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Senate blocks criminal justice reform bill passed by local lawmakers in D.C.


Today, the U.S. Senate voted to block a sweeping criminal justice reform bill passed by local lawmakers in the District of Columbia. The yearslong effort to rewrite the city's aging criminal laws ran headfirst into a growing national political fight around crime and public safety, and it's put Democrats and even President Biden on the defensive.

Reporter Martin Austermuhle from member station WAMU has been following the debate in the district and in Congress, and he joins us now. Hey, Martin.

MARTIN AUSTERMUHLE, BYLINE: Hi. Thanks for having me.

CHANG: Hey. OK. So this bill that we're talking about would essentially rewrite the District of Columbia's criminal laws from top to bottom, right? Like, why is this even happening?

AUSTERMUHLE: Well, in short, the entire criminal code in the district is 120 years old. It's full of outdated offenses and a hodgepodge of penalties. It's got references to steamboats, to livestock, to old English ballgames that no one plays anymore. So - and in many cases, modern criminal codes make prosecuting crime easier, since it better defines criminal offenses and so on. So dozens of states have modernized their criminal codes already. But unlike the states, the District of Columbia is overseen by Congress, and that gave members of Congress a chance to jump into this very difficult debate.

CHANG: Right. And Republicans seem to have taken up that fight. Last month, the Republican-led House voted to block the district's new criminal code. What have senators been saying?

AUSTERMUHLE: Well, the biggest issue for a dozen or so Republican senators who have spoken is decreases to some maximum prison sentences for violent crimes in the district. So armed carjacking, for example, which is a problem in the district, like it is in many cities, it currently has a 40-year maximum prison sentence in the city, and this new criminal code would bring it down to 24 years. Now, advocates say there that these sorts of decreases simply match what judges are actually handing out in terms of sentences, but those decreases also give Republican critics in Congress this big opening to not just attack this local bill, but also force Democrats into a debate that they didn't necessarily want on crime. And this is what West Virginia Senator Shelley Moore Capito said today.


SHELLEY MOORE CAPITO: Under the Biden administration's soft-on-crime agenda and rhetoric, Washington, D.C. - the capital of our beautiful country - has seen a 25% increase in crime.

AUSTERMUHLE: So crime has been up in many places across the country since the pandemic hit, and Republicans see it as a pretty powerful issue to hammer on ahead of next year's elections.

CHANG: And then President Biden weighed in last week - right? - saying he would not step in on the district's behalf even though he is an advocate for statehood. How did that affect this debate?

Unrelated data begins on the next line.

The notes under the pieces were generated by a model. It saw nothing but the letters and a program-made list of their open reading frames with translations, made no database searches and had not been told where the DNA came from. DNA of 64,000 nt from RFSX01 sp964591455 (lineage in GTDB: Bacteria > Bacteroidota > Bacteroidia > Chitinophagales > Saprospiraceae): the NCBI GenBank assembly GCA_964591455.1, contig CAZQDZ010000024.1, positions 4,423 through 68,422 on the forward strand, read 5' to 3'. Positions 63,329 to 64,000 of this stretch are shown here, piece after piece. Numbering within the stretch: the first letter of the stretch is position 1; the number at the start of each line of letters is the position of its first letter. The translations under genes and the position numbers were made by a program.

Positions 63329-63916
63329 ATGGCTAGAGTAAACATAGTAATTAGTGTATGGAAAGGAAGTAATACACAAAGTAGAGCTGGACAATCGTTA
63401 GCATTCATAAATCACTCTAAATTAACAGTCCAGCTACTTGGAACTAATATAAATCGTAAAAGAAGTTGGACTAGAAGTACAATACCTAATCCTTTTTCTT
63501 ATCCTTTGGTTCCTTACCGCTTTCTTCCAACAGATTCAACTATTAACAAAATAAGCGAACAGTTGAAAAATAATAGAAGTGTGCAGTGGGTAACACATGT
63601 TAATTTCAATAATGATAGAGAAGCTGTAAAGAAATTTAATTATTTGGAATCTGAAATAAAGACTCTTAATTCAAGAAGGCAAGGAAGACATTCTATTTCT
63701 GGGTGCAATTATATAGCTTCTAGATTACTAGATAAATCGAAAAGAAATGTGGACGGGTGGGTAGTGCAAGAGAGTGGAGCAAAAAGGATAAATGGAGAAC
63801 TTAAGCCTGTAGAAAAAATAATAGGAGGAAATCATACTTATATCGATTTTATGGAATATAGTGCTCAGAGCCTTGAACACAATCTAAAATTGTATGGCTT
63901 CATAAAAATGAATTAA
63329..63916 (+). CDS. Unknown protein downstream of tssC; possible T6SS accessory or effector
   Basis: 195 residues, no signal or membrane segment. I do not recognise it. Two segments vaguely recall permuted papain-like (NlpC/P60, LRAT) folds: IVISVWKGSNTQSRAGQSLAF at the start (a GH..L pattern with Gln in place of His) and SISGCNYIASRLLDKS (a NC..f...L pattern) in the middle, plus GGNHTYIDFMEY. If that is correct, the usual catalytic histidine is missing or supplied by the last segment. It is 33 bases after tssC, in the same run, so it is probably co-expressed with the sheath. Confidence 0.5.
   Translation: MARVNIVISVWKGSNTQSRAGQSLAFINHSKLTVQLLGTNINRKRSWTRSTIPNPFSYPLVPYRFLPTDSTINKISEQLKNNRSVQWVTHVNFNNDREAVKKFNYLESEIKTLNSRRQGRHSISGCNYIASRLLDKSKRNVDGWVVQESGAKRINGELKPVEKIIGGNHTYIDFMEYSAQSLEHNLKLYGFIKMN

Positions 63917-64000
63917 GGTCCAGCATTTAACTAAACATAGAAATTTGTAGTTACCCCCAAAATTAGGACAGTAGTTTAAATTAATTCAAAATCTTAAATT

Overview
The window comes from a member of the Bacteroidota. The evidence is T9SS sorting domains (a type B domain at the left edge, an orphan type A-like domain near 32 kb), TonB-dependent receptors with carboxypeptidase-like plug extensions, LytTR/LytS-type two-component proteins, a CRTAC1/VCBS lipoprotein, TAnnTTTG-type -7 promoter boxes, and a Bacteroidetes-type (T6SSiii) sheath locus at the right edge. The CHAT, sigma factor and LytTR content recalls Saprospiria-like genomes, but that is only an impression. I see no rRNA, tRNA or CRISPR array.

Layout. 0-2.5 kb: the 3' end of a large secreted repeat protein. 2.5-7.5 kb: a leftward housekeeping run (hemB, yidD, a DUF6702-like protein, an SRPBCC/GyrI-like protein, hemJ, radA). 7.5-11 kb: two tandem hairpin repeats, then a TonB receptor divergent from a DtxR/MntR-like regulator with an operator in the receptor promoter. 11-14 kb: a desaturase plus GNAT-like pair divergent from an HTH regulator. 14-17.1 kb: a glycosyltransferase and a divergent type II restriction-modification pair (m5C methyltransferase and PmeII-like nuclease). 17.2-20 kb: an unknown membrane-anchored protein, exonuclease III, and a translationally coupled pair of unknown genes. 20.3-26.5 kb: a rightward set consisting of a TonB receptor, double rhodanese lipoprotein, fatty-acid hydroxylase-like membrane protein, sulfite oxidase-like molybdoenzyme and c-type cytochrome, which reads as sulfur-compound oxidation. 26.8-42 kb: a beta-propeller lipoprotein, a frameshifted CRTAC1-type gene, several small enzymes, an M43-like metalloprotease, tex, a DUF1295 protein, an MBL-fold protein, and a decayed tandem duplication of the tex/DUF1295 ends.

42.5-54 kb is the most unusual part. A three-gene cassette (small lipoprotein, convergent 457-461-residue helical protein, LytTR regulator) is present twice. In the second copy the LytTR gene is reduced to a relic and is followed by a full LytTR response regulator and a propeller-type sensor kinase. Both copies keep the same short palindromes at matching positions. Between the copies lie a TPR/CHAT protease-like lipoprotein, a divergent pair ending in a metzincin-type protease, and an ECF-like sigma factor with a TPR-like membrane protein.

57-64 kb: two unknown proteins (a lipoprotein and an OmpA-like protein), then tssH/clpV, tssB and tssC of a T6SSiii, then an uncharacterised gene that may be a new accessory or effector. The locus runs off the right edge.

AUSTERMUHLE: I mean, it was a political earthquake in the district. There was this assumption that, even though the House had voted against the city and the Senate was moving in that same direction on this new criminal code, Biden would just use his veto power. He is a supporter of statehood, after all. But he didn't. And the political calculus here is that he sees how crime could be an unpleasant issue for Democrats to deal with in next year's elections. Now, when the House voted on this issue last month, 31 Democrats sided with Republicans, and Republicans are already running ads against the ones who didn't, calling them soft on crime.

CHANG: So how have other Democrats responded?

AUSTERMUHLE: Well, they've mostly tried to duck the debate, honestly. There was only two senators who spoke today on behalf of the city. New Jersey Senator Cory Booker said that the city's new criminal code actually increases many penalties and will make prosecuting crime easier. And Maryland Senator Chris Van Hollen said there's a bigger philosophical point here - that Congress should not be interfering in the district's local affairs. Here's what he said.


CHRIS VAN HOLLEN: Its residents, its citizens are fully capable of deciding their own law and deciding their own future.

AUSTERMUHLE: Of course, not even President Biden has agreed with that principle in this case, and plenty of other Democrats in Congress aren't either.

CHANG: That is reporter Martin Austermuhle from member station WAMU. Thank you, Martin.

AUSTERMUHLE: Thanks for having me. Transcript provided by NPR, Copyright NPR.

Martin Austermuhle is a reporter in WAMU’s newsroom. He covers politics, development, education, social issues, and crime, among other things. Austermuhle joined the WAMU staff in April 2013 as a web producer and reporter. Prior to that, he served as editor-in-chief for He has written for the Washington City Paper, Washington Diplomat and other publications.